Anya and the Dragon

Written by Sofiya Pasternack
Review by J. Lynn Else

Despite the tsar’s ban, magic encompasses every aspect of Anya’s life. Water magic, plant magic, animal magic, even fool magic. Problem is, Anya is the only one in her family who can’t pull the magic threads. When the town magistrate threatens to take their land and throw her mother in prison, Anya will do whatever it takes to help, including hunt the last-known dragon in 10th-century Kievan Rus’. She’s not the only one looking, though. A strange man arrives in town and threatens everyone she cares about. When the mysterious dragon shows up and saves Anya’s life, she will be faced with a difficult choice: her family’s safety or the dragon’s life?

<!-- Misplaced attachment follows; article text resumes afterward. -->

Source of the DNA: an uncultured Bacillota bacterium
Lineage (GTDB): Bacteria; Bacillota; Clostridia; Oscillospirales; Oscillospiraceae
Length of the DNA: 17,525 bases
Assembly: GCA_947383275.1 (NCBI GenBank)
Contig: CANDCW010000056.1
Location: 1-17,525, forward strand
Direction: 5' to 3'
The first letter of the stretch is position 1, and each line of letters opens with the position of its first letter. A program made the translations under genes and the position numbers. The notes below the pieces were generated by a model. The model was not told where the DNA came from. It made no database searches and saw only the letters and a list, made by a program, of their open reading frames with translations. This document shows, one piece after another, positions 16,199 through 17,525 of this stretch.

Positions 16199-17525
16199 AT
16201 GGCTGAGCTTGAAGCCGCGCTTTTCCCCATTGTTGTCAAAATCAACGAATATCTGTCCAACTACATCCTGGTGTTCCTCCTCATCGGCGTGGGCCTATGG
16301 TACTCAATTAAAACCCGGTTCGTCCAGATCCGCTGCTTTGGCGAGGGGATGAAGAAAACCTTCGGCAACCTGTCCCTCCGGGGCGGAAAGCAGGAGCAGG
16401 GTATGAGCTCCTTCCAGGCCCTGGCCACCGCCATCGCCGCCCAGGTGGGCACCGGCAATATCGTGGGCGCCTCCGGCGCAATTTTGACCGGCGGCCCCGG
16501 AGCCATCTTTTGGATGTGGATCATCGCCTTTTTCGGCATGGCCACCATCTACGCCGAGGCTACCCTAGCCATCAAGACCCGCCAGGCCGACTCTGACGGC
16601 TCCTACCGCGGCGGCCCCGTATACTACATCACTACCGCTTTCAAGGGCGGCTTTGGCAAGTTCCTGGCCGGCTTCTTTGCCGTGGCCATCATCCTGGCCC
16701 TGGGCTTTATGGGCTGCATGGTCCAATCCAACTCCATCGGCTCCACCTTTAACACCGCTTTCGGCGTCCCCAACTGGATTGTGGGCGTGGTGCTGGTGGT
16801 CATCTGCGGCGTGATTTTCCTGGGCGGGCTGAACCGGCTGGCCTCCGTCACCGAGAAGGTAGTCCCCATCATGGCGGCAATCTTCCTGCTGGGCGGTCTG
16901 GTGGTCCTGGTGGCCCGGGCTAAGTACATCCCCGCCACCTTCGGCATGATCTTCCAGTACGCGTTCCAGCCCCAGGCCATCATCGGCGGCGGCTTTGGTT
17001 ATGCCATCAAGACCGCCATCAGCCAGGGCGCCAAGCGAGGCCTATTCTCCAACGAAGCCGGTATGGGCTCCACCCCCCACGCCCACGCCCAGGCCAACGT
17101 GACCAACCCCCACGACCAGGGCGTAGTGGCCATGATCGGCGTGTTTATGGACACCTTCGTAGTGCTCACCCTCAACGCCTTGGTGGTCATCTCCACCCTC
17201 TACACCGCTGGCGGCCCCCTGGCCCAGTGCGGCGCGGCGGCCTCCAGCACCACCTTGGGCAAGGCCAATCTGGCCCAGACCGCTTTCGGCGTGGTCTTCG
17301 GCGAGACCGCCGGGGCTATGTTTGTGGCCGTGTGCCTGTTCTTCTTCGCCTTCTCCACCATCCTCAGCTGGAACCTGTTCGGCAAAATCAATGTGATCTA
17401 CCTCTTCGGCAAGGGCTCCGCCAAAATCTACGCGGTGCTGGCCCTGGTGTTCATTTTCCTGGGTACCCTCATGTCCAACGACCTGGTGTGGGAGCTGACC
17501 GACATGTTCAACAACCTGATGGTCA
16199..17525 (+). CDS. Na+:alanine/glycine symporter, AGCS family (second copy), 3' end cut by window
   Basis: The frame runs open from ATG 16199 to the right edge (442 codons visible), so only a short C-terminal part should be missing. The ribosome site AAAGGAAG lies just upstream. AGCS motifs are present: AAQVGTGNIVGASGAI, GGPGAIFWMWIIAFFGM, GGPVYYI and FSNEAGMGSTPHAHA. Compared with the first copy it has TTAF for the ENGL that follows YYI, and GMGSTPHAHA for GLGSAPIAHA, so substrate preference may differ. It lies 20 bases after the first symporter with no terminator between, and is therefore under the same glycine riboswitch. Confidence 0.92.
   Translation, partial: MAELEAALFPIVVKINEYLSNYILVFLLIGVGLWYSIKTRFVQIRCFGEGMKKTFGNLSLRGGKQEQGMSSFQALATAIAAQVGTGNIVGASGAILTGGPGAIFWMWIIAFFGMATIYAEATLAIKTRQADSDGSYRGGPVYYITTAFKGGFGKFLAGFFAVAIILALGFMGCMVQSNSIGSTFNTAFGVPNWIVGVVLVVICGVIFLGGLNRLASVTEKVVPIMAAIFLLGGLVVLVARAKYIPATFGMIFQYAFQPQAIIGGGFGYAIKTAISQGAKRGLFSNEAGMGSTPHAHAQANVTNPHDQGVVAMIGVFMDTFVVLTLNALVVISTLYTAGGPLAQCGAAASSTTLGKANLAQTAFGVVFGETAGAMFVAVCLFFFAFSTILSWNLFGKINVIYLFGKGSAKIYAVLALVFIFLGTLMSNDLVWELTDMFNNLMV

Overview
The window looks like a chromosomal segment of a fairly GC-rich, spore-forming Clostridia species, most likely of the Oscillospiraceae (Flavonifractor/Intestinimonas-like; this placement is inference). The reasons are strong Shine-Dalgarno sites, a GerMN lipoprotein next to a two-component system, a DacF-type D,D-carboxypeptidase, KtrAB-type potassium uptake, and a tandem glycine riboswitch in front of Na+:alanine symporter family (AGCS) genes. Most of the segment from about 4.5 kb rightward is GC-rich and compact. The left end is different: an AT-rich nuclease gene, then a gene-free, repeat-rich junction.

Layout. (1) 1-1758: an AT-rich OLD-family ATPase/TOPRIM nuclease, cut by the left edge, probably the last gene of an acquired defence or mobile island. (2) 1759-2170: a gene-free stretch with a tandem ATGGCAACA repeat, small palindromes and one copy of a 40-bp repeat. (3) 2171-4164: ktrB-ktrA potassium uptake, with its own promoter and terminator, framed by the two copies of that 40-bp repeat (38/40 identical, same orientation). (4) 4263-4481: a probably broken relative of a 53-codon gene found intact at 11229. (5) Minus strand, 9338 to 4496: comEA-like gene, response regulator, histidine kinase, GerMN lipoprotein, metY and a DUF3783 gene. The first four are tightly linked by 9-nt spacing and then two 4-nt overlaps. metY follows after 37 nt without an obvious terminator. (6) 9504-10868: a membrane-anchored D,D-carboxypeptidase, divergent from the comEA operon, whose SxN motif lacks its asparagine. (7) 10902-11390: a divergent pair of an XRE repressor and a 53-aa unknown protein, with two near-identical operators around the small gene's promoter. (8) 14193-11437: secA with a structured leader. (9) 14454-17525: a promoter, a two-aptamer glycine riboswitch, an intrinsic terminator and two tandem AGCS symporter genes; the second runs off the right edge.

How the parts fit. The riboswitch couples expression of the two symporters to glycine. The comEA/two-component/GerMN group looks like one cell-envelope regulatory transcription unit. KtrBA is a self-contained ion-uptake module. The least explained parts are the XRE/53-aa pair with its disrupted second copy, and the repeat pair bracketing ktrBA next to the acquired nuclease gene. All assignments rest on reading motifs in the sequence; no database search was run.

Anya is an enjoyable narrator who is a determined, spunky young girl with lots of heart. Her choices and reasonings are appropriate for her age and the period, lending a youthful charm to the narration. Additionally, Anya is surrounded by a variety of enjoyable and engaging characters. The landscape is enchantingly detailed with living folklore ranging from domovoi to rusalka to bogaryr while also maintaining a strong pastoral expression. Anya’s assumptions are challenged in meaningful ways dealing with topics of prejudice, faith, perception, and greed. Being able to experience Anya’s quest and its challenges with a non-magical main character is the perfect way to draw young readers into the story. As one character says, “The greatest magic in the world is an open mind.” The combination of sweet characters, enduring relationships, strong faith, and a spellbinding adventure conjures up an irresistible tale readers of all ages will enjoy. Recommended.